What compelled the ISIS to give the 46 Indian nurses safe passage to freedom?
Two very senior government officials have given dna two separate reasons that did the trick. One takes the Saudi Arabia route, the other Damascus.
The first one said foreign minister Sushma Swaraj presented such an attractive deal to Saudi foreign minister Saud Al Faisal that he just couldn't say no: India's commitment to make available Indian expertise to set up a medical college-cum-state-of-the-art hospital complex in the region of Dammam where Saudi Arabia's oil wealth lies.
The senior government official said: "Swaraj flew to Saudi Arabia to assure the Saudis that India would leave no stone unturned to fulfill its commitment to Saudi Arabia. Thereafter, a high regional player in Saudi Arabia intervened and ISIS agreed to let off the nurses."
He said the government was wary of not falling into a Kandahar-like situation. That was of paramount importance.
The second senior government official said National Security Advisor AK Doval made the impossible possible. Just days before the nurses were taken to Mosul from Tikrit by the ISIS, he air-dashed to Damascus and used his Syrian contacts to get through to two former very senior generals in the now defunct Saddam Hussein army.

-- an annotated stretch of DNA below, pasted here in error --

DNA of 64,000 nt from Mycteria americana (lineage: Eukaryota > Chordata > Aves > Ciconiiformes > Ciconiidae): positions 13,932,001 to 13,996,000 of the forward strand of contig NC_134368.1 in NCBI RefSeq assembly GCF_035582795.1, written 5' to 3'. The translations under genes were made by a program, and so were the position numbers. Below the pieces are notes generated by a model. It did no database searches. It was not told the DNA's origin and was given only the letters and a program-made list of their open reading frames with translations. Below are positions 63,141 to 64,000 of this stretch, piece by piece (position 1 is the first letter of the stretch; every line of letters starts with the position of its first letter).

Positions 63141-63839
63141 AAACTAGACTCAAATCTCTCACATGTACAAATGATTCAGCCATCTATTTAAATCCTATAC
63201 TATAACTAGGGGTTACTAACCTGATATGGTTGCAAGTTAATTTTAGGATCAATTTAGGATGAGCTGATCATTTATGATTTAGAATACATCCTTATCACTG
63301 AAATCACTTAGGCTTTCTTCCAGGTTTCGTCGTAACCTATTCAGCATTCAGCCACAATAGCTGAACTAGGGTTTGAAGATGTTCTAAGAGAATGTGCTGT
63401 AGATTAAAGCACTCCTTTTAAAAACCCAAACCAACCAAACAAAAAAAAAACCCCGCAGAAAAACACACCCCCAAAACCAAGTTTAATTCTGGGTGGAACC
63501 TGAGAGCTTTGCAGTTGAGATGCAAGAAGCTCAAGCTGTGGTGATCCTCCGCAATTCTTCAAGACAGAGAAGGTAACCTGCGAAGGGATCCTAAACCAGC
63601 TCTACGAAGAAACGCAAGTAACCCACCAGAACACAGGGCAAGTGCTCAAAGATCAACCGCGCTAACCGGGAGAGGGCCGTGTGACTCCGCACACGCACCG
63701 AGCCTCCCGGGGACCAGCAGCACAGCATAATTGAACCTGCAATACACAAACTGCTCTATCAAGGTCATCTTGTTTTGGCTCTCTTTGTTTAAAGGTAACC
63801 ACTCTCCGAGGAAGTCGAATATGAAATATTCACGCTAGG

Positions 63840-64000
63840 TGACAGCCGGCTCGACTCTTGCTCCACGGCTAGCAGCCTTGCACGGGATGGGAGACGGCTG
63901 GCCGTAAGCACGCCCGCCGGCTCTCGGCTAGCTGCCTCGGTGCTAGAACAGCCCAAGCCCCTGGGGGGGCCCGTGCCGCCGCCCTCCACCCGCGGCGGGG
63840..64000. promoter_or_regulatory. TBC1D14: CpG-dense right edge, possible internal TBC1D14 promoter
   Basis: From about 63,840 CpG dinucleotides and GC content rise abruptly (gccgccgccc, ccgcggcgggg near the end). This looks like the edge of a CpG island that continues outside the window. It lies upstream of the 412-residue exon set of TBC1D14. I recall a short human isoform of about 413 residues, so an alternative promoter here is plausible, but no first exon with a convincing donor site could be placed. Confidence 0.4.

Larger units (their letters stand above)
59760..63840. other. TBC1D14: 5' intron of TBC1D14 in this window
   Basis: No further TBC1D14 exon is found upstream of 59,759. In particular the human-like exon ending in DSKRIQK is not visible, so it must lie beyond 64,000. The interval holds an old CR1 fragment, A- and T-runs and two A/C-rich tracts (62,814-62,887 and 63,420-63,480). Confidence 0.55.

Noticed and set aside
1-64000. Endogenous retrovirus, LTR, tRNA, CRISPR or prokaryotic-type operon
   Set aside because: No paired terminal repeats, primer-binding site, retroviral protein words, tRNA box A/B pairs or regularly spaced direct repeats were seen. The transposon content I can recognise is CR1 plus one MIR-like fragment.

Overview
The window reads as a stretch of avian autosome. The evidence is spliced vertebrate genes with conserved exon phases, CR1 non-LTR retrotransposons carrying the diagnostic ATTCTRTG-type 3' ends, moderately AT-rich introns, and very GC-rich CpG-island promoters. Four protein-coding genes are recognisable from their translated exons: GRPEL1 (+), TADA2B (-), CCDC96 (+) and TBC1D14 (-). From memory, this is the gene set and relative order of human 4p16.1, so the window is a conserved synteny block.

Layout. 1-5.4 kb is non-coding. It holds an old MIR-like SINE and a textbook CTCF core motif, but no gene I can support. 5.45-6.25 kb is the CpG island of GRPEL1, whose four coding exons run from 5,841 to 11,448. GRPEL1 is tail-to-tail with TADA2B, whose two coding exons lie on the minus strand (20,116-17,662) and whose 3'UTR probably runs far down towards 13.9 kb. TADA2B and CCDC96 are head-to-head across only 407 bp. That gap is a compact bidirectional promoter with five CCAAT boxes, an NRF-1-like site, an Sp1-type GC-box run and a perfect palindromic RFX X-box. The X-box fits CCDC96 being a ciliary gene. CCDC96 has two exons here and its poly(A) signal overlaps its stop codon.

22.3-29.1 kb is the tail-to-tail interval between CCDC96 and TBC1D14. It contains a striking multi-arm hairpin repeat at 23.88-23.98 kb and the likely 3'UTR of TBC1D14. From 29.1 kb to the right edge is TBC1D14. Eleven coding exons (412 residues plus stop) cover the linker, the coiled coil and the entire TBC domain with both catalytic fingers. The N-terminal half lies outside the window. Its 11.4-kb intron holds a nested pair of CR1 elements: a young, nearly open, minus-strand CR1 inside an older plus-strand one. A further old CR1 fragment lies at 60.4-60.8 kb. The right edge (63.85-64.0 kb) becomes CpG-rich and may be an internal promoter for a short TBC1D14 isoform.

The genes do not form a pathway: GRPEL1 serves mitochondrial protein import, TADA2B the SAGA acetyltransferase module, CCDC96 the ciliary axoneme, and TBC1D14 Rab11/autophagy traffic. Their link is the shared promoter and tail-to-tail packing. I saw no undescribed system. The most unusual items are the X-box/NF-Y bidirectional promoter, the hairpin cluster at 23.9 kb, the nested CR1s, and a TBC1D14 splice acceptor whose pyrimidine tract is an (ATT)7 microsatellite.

"These generals were convinced to intervene on behalf of India with the ISIS. Several Baathists are aligned with the ISIS and they spoke to higher ups in the militant outfit and secured a promise that the nurses would be released," said the second government official.
Incidentally, both the officials said that towards the end, ISIS was already saying that the nurses were not "hostage" — proof that word had reached them and they had taken the nurses to Mosul with the aim of releasing them.
Having said that, there are other theories doing the round, which includes the one that says that when "front door" and "back door" channels didn't work, India went in for some "trapdoor" coercive tactics.
There's the "character certificate" given to the ISIS militants by the nurses, that they were "good guys, saviours". "Some of them were even doctors, we're surprised," the nurses told reporters outside Kochi international airport on Saturday. "Never in our dreams did we think these armed men would be our saviours... On our eight-hour drive to Mosul, the kind of behaviour they displayed surprised all of us." The nurses said they realised soon that the armed men were representatives of the 'Government of Islamic State of Mosul'.
Coming out of the Gulf are other reasons for what clinched the nurses' release. For instance, ISIS' desire to be seen a responsible player in the region now that it had proclaimed itself government of a "country", the Islamic State. Two, India took advantage of the release of 32 Turkish drivers held captive by ISIS. MEA talked with counterparts in Turkey, Jordan and Syria. Finally, the spirit of the holy month of Ramazan when acts of benevolence are rewarded in heaven.